Government should lead the way in respecting their own process, systems
The Government’s decision to tender what remains of the controversial $800,000 Vaiaata Prison project, as the Minister of Finance, Sili Epa Tuioti, revealed on Sunday, is the right thing to do.
But this should have been done from the start, in line with accepted transparent and accountability processes, the Government should have insisted upon as part of good governance. And yet the deeper we look into this project, the clearer it becomes apparent all the rules put in place to avoid perceived wrong doing and abuse of processes were ignored.
What is even more troubling and inconceivable is how this project was allowed to proceed despite the countless red flags that should have rung the alarm bells and where the line should have been drawn by the Government.
Indeed, despite the excuses we have been given so far, there appears to be multiple failures on many levels, involving a number of Government bodies and Ministries, including the Tenders Board itself.
To refresh your memory, it was only three weeks ago your newspaper revealed that prisoners had been given the okay to build the Vaia’ata prison. At the time, the Minister of Police and Prisons, Tialavea Tionisio Hunt, said that he thought the tender process was unnecessary since a company had not been awarded a contract.
A week later, the Minster of the Ministry of Works Transport and Infrastructure (M.W.T.I), Papali'i Niko Lee Hang, confirmed they have stopped the project.
"That is from our part, the Ministry of Works stopped the works because there was no permit," he said.
Asked about this, Minister Tialavea said work at the construction site started because he was of the view that working without a building permit “is not illegal.” “I made the call for the project to proceed without a permit," he said. When the Samoa Observer put to the Minister that under P.U.M.A. laws for every project, whether Government or not, they must retain a building permit first, Tialavea said: “To me, no, it’s not illegal. It was my call as Minister to proceed with the project even without a permit.”
Now those are not our words. How a Cabinet Minister felt that it was not illegal to begin work on an $800,000 project without a permit is beyond comprehension. But let’s park that there.
On Sunday, the Minister of Finance and Chairman of the Tenders Board Sili revealed that the plan to rebuild the Vaia’ata prison by prisoners, without a company or tender process, has been scrapped.
“It should have been tendered in the first place,” Sili said. “The current situation at the [Vaia’ata] prison, the [Police Officers] do not have an office and so it's best that whatever is left of the project should be packaged and put up for tender.”
Now even this raises questions. Why did this not get detected by the Tenders Board? Why were they inactive until now? Yes it’s good that the tender process is finally being honoured but what about a detailed accounting of that $800,000? How do we know how much is left of it, if any at all? In the case they have spent it all, does that mean the Government will be looking to allocate more money to complete this project so that in the end it could cost more than a million tala?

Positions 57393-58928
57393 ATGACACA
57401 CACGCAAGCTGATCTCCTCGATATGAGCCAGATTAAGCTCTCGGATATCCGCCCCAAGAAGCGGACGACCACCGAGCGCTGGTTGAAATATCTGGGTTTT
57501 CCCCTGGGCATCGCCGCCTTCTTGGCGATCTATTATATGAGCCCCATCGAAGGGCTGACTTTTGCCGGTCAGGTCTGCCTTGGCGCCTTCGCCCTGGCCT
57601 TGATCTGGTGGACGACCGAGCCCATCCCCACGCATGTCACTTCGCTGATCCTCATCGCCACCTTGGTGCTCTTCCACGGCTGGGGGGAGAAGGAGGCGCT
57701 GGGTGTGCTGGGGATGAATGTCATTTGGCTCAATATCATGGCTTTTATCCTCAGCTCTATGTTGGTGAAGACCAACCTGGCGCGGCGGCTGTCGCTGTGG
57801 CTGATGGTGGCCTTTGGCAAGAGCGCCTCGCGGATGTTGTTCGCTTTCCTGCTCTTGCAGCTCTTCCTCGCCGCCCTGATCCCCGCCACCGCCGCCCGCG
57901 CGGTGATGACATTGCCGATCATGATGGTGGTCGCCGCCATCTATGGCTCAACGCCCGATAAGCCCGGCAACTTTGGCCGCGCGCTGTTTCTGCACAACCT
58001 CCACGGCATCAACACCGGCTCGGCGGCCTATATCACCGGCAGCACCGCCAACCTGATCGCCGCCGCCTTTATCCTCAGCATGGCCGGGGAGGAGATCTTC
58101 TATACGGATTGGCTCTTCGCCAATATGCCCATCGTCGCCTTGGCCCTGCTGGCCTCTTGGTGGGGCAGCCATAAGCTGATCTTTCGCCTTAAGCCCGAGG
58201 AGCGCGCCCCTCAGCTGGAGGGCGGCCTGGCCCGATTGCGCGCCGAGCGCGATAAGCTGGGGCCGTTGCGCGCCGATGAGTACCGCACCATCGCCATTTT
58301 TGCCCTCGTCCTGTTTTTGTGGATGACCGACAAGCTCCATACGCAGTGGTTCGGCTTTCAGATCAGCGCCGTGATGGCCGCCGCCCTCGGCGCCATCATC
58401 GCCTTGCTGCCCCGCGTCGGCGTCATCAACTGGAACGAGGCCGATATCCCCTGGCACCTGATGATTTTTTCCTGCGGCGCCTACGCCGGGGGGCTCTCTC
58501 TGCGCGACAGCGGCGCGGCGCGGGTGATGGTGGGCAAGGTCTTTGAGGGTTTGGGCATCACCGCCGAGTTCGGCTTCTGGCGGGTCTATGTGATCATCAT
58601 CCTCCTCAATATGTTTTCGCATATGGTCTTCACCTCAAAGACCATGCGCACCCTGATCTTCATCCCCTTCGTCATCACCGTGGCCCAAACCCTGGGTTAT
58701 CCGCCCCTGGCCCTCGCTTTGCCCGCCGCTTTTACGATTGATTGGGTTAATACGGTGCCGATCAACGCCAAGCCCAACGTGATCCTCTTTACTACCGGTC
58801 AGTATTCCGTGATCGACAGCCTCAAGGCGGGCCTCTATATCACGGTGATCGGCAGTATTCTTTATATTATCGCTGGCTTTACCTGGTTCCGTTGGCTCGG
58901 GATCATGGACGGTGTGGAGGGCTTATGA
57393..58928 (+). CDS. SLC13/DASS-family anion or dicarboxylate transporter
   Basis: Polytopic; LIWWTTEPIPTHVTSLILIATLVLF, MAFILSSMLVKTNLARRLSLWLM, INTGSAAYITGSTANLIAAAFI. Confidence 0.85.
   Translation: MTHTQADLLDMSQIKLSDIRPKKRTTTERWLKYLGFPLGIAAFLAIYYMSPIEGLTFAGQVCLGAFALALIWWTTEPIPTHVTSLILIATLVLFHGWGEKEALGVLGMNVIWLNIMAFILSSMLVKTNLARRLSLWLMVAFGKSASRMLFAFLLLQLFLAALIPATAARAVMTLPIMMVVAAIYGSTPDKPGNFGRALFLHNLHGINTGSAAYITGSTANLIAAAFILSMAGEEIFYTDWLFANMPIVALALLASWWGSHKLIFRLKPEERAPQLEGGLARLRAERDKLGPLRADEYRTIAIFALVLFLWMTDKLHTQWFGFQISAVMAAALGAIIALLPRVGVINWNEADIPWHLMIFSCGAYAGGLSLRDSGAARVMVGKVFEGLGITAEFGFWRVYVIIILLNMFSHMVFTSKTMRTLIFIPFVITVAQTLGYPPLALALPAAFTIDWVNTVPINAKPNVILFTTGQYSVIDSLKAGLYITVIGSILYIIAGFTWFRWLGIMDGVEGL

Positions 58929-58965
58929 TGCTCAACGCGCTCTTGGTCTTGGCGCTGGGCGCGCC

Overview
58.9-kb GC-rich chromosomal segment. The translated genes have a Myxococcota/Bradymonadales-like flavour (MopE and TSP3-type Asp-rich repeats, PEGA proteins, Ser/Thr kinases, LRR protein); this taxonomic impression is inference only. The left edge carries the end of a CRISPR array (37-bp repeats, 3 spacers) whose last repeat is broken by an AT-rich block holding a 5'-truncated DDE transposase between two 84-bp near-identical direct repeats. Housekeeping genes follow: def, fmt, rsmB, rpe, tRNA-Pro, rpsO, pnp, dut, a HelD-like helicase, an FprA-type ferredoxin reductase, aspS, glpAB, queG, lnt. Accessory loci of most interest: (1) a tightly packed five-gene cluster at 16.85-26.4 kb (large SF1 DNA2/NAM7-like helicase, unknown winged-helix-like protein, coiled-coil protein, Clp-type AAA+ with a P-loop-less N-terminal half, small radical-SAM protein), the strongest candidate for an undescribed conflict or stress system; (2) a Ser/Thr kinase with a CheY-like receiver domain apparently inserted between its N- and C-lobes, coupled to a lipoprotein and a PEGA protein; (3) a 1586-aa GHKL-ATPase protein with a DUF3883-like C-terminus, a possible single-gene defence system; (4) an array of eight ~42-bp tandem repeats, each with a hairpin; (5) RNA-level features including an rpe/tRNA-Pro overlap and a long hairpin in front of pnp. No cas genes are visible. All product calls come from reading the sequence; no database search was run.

But this is the real spanner in the works. Last Saturday, the front page of the Weekend Observer, contained a story titled “Vaia’ata Prison project ran unapproved for months.” The story was based on documents seen by this newspaper from the Planning and Urban Management Agency (P.U.M.A.), which showed that the project started in early April, while the approval to commence work was only given in November 2019.
What’s even more interesting is that the works appear to have started soon after Prime Minister Tuilaepa Dr. Sa'ilele Malielegaoi and six other Cabinet Ministers attended a “groundbreaking ceremony” at the site. Now that says a lot, doesn’t it? How the Government can hold a ground-breaking ceremony, attended by the Prime Minister and Cabinet Ministers, for a project without a permit, and one where the Tenders process was clearly ignored, raises so many questions about the transparent and accountable nature of this whole saga.
The Tenders Board process exists as a check and balance mechanism, just as permits are required for the building code and safety standards. At the end of the day, all these processes play a vital role in the exercise of accountability, transparency and good governance, principles this Government loves to talk about. Any ordinary innocent member of the public would be taken to task by this Government for failure to follow the process.
Suffice to say; from what we have seen so far at Vaia’ata, something appears amiss. Some people need to be held accountable otherwise this carries many mixed messages that does not augur well with the Government’s attempts to ensure members of the public comply with rules and regulations.
Which is why the comments from Member of Parliament, Faumuina Wayne Fong, when he spoke about the project on Sunday, makes sense.
“The [M.W.T.I.] is always intervening in the building of families, even when it is just an outside kitchen, saying they want the blueprint, the consent and the permit from P.U.M.A.,” Faumuina said. “And yet, it is nothing compared to this (how they had prisoners build the project without a permit). I bet with the people of the nation now, they are thinking they should also be building our homes without permits since the Government is also building without permits."
It’s hard to disagree with Faumuina. If Government leaders don’t follow their own rules and laws, can you blame members of the public if and when they decide to follow suit?